How to write an introduction that captures your readers' attention
Dec. 19, 2015
I used to bomb introductions. I did it constantly. During my school days, red ink went flying just a few sentences in. Having to write an introduction made me want to string my composition paper up on a pole and beg for mercy.
I like to think they’ve gotten better since then, but I’ll admit it: Sometimes, my first attempts still fall flat. Unlike my teenage self, I know it and (importantly!) I don’t just shrug my shoulders and hit “send” anyway.
While it would certainly be easier to give up and hope my readers will skip to the next paragraph—you know, the one after that ride through “what is she thinking?” land—I know most of you don’t have that much time on your hands. And I know when it comes to considering your own audience, you’re savvy to that observation, too.
But when you have a rough-'n'-tumble beginning, how do you write an introduction that magnetizes your audience and gets them to dig in and read the darn thing? It’s all about the hook.
What's a hook?
A hook is something that makes your article stand out. The first sentence must grab the reader. And the second sentence has to reel her in. And the third sentence? Well, it has to push her back in her chair and keep her eyes glued to the screen. That’s a lot of work for a pile of words to do, which is why introductions—and the hooks that urge you to keep reading—can be challenging to craft well.
Hooks can be anything: surprising statistics, counter-intuitive opinions, oddball quotes, or interesting anecdotes. If you have a photo that obviously requires an explanation, even that can capture your reader’s attention.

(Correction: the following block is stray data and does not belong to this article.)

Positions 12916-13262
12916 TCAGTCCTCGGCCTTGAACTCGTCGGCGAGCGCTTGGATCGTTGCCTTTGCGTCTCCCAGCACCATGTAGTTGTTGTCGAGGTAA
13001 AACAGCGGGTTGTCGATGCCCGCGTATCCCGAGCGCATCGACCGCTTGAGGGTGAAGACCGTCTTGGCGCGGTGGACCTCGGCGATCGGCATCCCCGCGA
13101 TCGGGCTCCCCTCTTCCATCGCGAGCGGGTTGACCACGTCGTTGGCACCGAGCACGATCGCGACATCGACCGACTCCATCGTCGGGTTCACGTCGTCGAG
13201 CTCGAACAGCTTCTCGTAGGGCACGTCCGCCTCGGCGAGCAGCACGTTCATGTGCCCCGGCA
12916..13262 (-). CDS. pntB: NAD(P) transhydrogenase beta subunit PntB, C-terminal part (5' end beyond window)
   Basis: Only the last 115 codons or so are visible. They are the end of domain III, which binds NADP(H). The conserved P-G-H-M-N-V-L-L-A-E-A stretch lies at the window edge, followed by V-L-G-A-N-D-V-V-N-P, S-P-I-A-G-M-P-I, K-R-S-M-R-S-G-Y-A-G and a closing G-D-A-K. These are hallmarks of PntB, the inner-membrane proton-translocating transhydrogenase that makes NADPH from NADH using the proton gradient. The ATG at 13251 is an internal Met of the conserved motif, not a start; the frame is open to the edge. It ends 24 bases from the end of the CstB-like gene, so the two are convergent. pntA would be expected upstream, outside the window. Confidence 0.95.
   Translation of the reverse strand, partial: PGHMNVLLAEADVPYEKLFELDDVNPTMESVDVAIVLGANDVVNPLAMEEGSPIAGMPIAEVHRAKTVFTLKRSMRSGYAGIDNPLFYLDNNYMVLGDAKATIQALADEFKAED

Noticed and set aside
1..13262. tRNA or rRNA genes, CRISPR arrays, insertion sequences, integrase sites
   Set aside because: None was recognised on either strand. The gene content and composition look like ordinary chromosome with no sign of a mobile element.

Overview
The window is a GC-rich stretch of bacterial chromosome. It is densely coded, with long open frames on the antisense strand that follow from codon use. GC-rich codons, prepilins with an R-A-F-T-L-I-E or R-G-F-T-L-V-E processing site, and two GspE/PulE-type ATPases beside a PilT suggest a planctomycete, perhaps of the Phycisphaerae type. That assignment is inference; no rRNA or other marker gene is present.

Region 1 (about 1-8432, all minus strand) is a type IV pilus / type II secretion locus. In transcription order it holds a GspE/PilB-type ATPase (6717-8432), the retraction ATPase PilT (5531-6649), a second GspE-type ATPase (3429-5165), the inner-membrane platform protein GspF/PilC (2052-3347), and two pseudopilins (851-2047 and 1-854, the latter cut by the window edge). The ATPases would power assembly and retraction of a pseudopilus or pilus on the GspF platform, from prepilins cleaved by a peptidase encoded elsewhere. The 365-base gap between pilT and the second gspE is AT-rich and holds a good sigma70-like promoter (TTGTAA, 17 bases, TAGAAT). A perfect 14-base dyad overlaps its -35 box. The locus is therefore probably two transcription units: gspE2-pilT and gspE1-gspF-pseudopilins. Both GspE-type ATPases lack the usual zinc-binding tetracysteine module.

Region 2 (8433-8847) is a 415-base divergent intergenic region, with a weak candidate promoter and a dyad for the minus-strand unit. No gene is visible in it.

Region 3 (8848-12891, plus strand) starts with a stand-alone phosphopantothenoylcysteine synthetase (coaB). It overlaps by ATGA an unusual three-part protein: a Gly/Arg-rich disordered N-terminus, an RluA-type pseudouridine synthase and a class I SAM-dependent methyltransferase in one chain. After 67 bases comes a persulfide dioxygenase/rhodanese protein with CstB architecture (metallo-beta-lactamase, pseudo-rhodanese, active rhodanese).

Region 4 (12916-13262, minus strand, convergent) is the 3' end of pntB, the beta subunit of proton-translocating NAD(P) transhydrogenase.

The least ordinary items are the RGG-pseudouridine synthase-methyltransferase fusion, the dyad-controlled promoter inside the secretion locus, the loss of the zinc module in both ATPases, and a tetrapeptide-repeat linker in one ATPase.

Troubleshoot your introduction
Here are three questions to ask yourself about your writing, whether you’re staring at a rough draft or getting ready to write one:
Your answers to these questions are the perfect basis for writing an introduction that does its job.
Find yourself with a bunch of different places to start? Pick the one that is the most eye-popping. Maybe it's contrary to popular opinion. Maybe it's a chunk of data that is just barely believable. Maybe it's a quote that hits people over the head with its rough language or on-point descriptions or hard truth.
And if that doesn't work? Move on down the list. Writing an introduction is a tough job, boss. A couple quick sentences might be serviceable, but you can almost always do better. The more you practice, the better (and faster) your intro-writing will become.
My advice: Earmark time just for honing your introductions. When you check your website traffic statistics, go through each post, highlight a handful of under-performing ones. Then, go into each post and see what you can do differently in the introductions to capture your readers' attention. Experiment. Try something new and different, something you haven't seen other bloggers do. Be a little bit daring. Hey, you can always change it later.
One more thing you need to know
Sometimes, you need to get the bad, boring stuff out of your head before the good stuff begins to flow. Don’t be afraid to be boring at first. Just because you start that way doesn’t mean you have to publish that way.
And you know what? I killed half of the introduction to this piece while I was editing. Why? It was 100 words too long and I’d already made my point. Brevity is your friend, even if it hurts to hit delete.
Psst! Wanna level up your blog game?
Dude, that's what I'm here for. I thought you might be all, "duh, of course I do," so I went ahead and pulled together a few other posts to get you moving in the right direction:
Share this post if you wanna see more like it!
Do you dig it? Save it to your Pinterest boards and share it on Twitter and Facebook. Comments aren't a thing here, y'all, but shares are huuuge. I see every share as it happens, so make your voice heard (and let me know you want to see more posts about writing satisfyingly awesome blog posts).